Depression and anxiety can occur at the same time.
It’s been estimated that 45 percent of people with one mental health condition meet the criteria for two or more disorders. One study found that half of the people with either anxiety or depression have the other condition.
Although each condition has its causes, they may share similar symptoms and treatments. Read on to learn more, including tips for management and what to expect from a clinical diagnosis.
Physical symptoms and behavioral changes caused by depression include:
- decreased energy, chronic fatigue, or feeling sluggish frequently
- difficulty concentrating, making decisions, or recalling
- pain, aches, cramps, or gastrointestinal problems without any clear cause
- changes in appetite or weight
- difficulty sleeping, waking early or oversleeping
Emotional symptoms of depression include:
- loss of interest or no longer finding pleasure in activities or hobbies
- persistent feelings of sadness, anxiety, or emptiness
- feeling hopeless or pessimistic
- anger, irritability, or restlessness
- feeling guilty or experiencing feelings of worthlessness or helplessness
- thoughts of death or suicide
- suicide attempts
Physical symptoms and behavioral changes caused by generalized anxiety disorder include:
- feeling fatigued easily
- difficulty concentrating or recalling
- muscle tension
- racing heart
- grinding teeth
- sleep difficulties, including problems falling asleep and restless, unsatisfying sleep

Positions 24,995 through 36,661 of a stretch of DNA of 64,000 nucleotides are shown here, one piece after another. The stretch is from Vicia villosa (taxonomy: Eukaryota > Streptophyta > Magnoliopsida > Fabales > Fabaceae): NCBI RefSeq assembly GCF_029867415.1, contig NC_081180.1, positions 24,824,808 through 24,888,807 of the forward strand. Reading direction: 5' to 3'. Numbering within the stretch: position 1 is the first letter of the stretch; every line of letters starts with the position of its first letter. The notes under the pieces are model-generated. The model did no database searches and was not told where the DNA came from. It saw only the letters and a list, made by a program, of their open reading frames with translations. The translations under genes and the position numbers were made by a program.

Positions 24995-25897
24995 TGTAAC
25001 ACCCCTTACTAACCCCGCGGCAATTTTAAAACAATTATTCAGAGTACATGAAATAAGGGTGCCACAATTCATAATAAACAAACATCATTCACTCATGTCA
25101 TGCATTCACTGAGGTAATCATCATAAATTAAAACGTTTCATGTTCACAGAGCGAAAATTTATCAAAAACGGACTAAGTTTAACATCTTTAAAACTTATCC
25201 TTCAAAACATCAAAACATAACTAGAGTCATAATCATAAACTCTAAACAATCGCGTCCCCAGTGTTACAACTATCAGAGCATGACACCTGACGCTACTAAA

- restlessness, irritability, or feeling on edge
- difficulty controlling worry or fear
The goal of managing depression and anxiety is to create a series of treatment options that can all work together to help, to some degree, whenever you need to use them.
Depression and anxiety disorders are medical conditions. They aren’t the result of failure or weakness. What you feel is the result of underlying causes and triggers; it’s not the result of something you did or didn’t do.
At the moment, regaining a bit of control or power can help you cope with overwhelming symptoms. Accomplish a task you can manage, such as neatly restacking books or sorting your recycling. Do something to help give you a sense of accomplishment and power.
Aim for seven to eight hours each night. More or less than that may complicate symptoms of both conditions. Inadequate or poor sleep can cause problems with your cardiovascular, endocrine, immune, and nervous symptoms.
Research suggests exercise can be an effective treatment for depression because it’s a natural mood booster and releases feel-good hormones. However, for some people, exercise or a gym can trigger anxiety and fear. If that’s the case for you, look for more natural ways to move, such as walking around your neighborhood or looking for an online exercise video you can do at home.
Give yourself time to focus on yourself and the things you like. Downtime is a great way to let your body rest, and it can distract your brain with things that bring you a boost.